Earth Day 2009
When Earth Day began, few people had heard of Chernobyl or Bhopal. Instead of cell phones, we had a cold war. Nelson Mandela was in a South African prison, for there was apartheid not wi-fi, or even many personal computers. The Berlin Wall was not yet down, the Clean Air Act was not yet law. On the shores of a Great Lake, the Cuyahoga River had somehow caught fire, such was the concentration of oil, chemicals and other oozing environmental hazards there.
Yet concern for our planet was spreading. The first Earth Day, on April 22, 1970, saw an estimated twenty million people participate, an astonishing show of grassroots concern. People used the day to draw attention to concerns ranging from oil spills to polluting factories, raw sewage to toxic dumps, pesticides to endangered species. Twenty years later Earth Day focussed attention on recycling efforts, and since then the day has been a way to raise awareness of global warming and the need for clean energy and sustainable living.
In that time on the Vineyard, Islanders have built on the conservation message heralded by Sheriff’s Meadow Foundation founder and Gazette editor Henry Beetle Hough, with the Martha’s Vineyard Land Bank and environmental protections upheld by towns and the Martha’s Vineyard Commission. Fishermen here are at the forefront of aquaculture innovation, and eating local organic food is a common aspiration here for producers and consumers.
And each Earth Day, Islanders turn out in numbers, as we should, to clean up the beaches in a tradition kept by the Vineyard Conservation Society.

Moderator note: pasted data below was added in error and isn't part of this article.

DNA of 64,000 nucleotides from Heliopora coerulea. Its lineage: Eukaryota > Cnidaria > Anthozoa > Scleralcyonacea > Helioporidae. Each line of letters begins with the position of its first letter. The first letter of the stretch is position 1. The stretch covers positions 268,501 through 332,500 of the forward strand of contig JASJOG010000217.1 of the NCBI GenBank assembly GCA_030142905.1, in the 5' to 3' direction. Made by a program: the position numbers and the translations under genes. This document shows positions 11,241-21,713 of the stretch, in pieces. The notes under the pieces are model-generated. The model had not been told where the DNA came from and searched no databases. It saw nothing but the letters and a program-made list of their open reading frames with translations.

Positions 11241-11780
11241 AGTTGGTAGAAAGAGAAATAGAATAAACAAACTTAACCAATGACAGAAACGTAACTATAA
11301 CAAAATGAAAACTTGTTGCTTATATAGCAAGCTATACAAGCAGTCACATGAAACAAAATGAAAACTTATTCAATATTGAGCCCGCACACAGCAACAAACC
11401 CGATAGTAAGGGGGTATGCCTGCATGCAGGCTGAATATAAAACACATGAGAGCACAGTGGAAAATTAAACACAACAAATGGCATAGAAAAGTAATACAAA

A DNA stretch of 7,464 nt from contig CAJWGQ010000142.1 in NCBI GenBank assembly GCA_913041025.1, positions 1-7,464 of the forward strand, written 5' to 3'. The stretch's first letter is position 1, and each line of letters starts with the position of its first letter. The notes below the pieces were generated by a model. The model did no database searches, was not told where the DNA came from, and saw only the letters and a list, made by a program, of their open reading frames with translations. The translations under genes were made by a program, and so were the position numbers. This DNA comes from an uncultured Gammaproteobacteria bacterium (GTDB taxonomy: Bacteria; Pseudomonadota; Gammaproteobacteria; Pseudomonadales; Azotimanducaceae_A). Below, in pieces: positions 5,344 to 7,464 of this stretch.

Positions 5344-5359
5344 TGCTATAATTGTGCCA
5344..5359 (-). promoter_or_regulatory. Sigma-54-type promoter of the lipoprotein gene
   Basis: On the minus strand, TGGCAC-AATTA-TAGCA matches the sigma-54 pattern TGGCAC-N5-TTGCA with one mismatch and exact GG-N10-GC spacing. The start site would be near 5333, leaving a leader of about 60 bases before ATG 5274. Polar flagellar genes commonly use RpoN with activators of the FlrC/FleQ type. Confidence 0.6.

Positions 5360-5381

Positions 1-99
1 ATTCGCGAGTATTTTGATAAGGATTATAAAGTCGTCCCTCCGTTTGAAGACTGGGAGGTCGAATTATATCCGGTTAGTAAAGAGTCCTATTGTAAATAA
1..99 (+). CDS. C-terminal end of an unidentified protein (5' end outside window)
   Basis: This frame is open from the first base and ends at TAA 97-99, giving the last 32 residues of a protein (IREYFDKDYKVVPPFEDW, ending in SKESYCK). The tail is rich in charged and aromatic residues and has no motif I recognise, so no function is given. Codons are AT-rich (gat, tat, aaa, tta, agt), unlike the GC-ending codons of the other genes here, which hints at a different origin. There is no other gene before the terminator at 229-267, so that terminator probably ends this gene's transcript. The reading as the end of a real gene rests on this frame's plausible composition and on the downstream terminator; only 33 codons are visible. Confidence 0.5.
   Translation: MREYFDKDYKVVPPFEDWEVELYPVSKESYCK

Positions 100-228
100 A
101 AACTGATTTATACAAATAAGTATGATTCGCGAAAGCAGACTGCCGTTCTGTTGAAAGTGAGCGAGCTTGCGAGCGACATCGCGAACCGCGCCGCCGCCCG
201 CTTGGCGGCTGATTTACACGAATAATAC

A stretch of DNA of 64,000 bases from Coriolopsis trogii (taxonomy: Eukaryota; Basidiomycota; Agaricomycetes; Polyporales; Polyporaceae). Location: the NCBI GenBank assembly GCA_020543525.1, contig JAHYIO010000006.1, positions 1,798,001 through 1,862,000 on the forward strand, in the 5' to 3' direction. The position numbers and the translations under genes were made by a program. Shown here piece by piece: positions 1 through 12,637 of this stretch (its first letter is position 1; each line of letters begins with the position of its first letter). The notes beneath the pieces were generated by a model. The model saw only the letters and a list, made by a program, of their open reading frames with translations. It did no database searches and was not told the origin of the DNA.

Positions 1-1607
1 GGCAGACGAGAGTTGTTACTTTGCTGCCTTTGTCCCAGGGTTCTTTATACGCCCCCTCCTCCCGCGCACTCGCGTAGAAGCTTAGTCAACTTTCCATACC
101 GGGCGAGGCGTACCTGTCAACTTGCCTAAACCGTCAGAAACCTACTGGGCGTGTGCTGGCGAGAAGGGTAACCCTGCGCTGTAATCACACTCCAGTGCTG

Yet on the Island, as elsewhere, the pressures of development threaten our environmental balance every day of the year. The gap between the rich and poor has widened, and the environmental, political and economic challenges that presents have grown more complex. Air and car travel have increased multifold, greatly contributing to our carbon emissions. The Vineyard’s water quality is at risk, while the Massachusetts Estuaries Study results founder in a political swamp and traditional shellfishing grounds become fouled to the point of closure.
Simple, streamlined curbside recycling for Island residents is far from universally available; where it does exist, the size of bins provided hardly reflects the quantity of modern consumption, and the issue is not a priority. Generating clean energy is on many people’s minds, as multiplying wind turbines and regulations attest, though a concerted plan that organizes renewable power here for the common good seems elusive. And consumption does not abate.
Nearly forty years since Earth Day began, it is time to renew our commitment to work together to make bold advances for the planet on which we travel. This Wednesday, consider what you can do for the next 364 days to save the Earth, and specifically to sustain the Island. Consider it while you walk on your favorite beach, cleaning up.